This week’s dip into the HoR archives for Throwback Thursday features a piece on Jamie Heaslip when he was appointed Irish captain for Ireland’s 2013 campaign. It wasn’t to be our finest Six Nations it’s true but despite all that has happened since, when trawling through online commentary there still seems to be an undercurrent of the same “bombast” to which Brendan alludes.
I WAS mildly surprised by some of the bombast that surrounded Jamie Heaslip's appointment as Captain of Ireland for the Six Nations. One radio station that should know better really stuck their oar into deep mud, describing O'Driscoll as having been "dropped" as captain.
Eddie O'Sullivan was later talking on another radio station, owned by the same chap, about how it would have been good for O'Driscoll to see out his last Six Nations as captain. Note that I refer to O'Driscoll by his full surname. I love to hear when fellows and rugby femmes start trouting on about "ROG" this "Dorce" and my all-time favourite "Axel". They have a name, use it.
I may be an old romantic and God knows I was getting misty-eyed at Donnybrook when Old Wesley U21 Premier XV beat Greystones 20-14 last Sunday. It was particularly satisfying given that we were savaged by Greystones last October on a balmy Sunday evening in Dr. Hickey Park. Zack Jungman's try was particularly good.
There can be no room for sentimentality for choosing a captain and in his heart of hearts, O'Driscoll would like to concentrate on his own game. My dad has always said that O'Driscoll is the greatest Irish player and he is and still is a devotee of Dr.Jackie Kyle.
Getting back to the new incumbent. Heaslip, like his predecessor, lives his life in the glare of the camera and smartphone. He seems to enjoy it and it does rankle some people, not me. Rugby players for all their athletic prowess will never earn the same as their cousins in Association Football and Heaslip is entitled to use his fame to generate as many benjamins as he can.
As it is all about the green, in both senses of the word. He does seem to ruffle some feathers. Was it his venture into the restaurant business?
Waiting for the 4 bus on O'Connell Street after the Exeter game a few months back, A Leinster fan, flag, jacket, tracksuit bottoms, beanie hat, little cuddly lion toy, Leinster pins, Leinster water bottle and a phone cover, told me "He's never been the same since he opened that restaurant".
Heaslip scored the try that set our 2009 Grand Slam campaign and he is a product of my beloved DUFC, the oldest continuous rugby club in the world.
One would like to think that some of the College Park mud has rubbed off on him. My minute concerns about Heaslip were put to rest by a former international, coach and TV pundit who told me last October that Heaslip is a "free spirit" but he has always wanted to captain Ireland. I think he will make a great Captain. He will lead from the front, like his predecessor.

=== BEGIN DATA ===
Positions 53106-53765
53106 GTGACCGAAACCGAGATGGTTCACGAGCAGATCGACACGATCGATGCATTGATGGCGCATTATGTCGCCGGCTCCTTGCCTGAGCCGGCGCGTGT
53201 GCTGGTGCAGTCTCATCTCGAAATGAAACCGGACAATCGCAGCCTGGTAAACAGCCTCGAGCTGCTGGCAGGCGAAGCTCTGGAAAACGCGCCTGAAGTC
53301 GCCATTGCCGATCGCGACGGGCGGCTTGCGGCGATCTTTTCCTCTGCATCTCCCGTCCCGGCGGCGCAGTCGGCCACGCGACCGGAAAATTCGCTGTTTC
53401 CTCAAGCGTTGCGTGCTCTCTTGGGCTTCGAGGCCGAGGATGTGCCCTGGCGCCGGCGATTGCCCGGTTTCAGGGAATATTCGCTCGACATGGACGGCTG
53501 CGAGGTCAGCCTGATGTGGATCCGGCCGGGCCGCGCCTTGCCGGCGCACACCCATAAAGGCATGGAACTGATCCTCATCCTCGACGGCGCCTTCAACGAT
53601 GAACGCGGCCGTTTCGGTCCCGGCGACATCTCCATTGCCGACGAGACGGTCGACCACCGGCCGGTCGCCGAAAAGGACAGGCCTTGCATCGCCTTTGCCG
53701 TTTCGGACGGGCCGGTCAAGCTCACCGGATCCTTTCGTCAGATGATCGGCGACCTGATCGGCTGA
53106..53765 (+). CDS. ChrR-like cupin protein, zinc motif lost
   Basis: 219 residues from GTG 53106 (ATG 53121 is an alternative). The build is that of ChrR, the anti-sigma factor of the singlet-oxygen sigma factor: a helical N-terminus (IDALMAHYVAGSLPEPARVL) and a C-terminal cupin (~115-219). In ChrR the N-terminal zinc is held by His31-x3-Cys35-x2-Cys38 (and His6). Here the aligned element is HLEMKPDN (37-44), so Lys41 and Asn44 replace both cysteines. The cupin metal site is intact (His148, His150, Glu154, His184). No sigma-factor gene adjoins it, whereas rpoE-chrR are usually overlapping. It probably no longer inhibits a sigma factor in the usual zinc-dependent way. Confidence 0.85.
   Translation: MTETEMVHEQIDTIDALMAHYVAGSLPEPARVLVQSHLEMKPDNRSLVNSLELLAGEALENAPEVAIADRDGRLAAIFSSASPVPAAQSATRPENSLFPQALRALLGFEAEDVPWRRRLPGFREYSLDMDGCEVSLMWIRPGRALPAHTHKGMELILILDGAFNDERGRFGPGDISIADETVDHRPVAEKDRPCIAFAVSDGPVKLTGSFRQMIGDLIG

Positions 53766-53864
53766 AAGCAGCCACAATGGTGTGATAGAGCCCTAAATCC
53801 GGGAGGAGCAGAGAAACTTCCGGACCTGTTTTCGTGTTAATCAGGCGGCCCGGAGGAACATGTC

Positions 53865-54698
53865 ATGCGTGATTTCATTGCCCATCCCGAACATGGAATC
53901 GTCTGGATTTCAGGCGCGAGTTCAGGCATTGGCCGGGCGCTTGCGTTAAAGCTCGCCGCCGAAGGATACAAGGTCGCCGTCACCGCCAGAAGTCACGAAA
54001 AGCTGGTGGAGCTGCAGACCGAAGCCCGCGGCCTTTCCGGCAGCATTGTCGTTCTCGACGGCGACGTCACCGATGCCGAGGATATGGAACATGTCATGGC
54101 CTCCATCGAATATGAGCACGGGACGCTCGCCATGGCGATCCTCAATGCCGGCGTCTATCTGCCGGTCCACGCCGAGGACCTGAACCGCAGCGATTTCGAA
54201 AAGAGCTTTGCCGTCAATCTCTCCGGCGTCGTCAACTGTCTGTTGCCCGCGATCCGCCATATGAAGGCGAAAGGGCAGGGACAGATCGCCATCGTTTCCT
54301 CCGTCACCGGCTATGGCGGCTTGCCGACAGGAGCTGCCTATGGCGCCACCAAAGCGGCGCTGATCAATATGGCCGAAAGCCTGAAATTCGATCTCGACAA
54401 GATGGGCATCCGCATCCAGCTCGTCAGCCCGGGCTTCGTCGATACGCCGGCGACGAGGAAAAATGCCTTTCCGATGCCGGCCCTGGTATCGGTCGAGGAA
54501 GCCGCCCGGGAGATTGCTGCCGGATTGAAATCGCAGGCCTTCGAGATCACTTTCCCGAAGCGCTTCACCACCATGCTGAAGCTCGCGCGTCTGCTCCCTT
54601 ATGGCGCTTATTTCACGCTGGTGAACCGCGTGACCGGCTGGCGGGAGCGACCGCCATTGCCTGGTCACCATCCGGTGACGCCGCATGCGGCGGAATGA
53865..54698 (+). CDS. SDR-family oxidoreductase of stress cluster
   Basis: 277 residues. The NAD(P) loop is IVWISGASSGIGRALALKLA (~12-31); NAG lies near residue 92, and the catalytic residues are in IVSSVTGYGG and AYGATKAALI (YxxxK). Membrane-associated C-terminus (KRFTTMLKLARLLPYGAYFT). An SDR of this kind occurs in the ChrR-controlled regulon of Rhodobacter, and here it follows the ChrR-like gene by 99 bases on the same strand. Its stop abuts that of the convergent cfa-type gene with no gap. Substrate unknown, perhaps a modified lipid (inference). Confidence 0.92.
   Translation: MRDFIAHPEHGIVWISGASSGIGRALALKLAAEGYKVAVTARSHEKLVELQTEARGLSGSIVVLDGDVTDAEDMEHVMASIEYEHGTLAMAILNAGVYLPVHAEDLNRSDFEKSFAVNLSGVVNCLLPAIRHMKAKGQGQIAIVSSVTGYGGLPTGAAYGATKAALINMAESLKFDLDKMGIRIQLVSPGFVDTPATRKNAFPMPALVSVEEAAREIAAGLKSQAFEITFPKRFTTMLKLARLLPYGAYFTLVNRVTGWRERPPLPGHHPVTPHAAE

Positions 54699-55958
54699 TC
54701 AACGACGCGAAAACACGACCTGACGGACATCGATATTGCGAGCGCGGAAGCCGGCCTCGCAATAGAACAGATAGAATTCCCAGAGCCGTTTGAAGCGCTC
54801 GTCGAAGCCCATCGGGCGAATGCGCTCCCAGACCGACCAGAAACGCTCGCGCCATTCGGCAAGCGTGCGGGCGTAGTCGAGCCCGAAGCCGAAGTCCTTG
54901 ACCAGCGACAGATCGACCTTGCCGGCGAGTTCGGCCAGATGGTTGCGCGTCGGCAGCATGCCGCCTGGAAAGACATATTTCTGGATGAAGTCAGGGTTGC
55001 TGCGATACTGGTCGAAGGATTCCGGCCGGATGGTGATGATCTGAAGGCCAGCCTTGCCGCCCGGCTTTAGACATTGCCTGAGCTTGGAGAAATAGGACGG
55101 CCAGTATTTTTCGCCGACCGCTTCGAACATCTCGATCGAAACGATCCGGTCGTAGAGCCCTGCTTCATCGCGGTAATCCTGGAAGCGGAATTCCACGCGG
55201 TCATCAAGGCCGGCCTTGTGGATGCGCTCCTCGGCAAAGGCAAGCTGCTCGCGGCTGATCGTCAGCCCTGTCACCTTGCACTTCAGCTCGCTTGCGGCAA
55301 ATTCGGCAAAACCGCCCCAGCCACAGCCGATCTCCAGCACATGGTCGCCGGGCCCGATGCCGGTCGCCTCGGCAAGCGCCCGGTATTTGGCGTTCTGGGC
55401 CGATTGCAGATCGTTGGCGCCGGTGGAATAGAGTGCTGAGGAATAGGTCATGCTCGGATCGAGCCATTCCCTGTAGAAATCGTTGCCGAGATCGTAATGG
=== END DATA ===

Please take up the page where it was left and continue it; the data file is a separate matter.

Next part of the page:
There is only one command in the Israeli army: "Follow me".
The DUFC that Heaslip played for and the one I had a minor involvement with are completely different animals. With the advent of professionalism, the University teams had to pull up their socks literally and they have gone down the elite road.
The powers that be in Trinity, UCD and so on will tell you that they have "social" teams. Surely a player of any level should be able to play and wear the colours of their University. Some of my happiest times in Trinity were spent supping on a lemo in the Pav after training as the hockey players wore their bandannas. What is it about hockey that every team, both male and female, must always have a few bandannas in their line-up. It's oh-so rock and roll for possibly the most foreign of all the foreign games.
The sad thing now is that generations of players are being lost to the game. If they are not elite, they can drift through university, possibly without any athletic involvement at all save for working on their guns for their night-club visits. I believe that all the Dublin clubs and beyond should be targeting the Universities and colleges for players who have fallen through the net.
They probably will have played at schools level so the basics are there already.
Good luck to Leinster tomorrow and to all the Irish teams playing in the Heineken Cup this weekend.
Brendan Grehan is a journalist
facebook: Brendan Grehan
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Found the picture on a now-defunct (appropriately I suppose) site called Rugby-Pioneers.
Apparently it is a postcard with a photo taken from a match between France and Wales in 1911.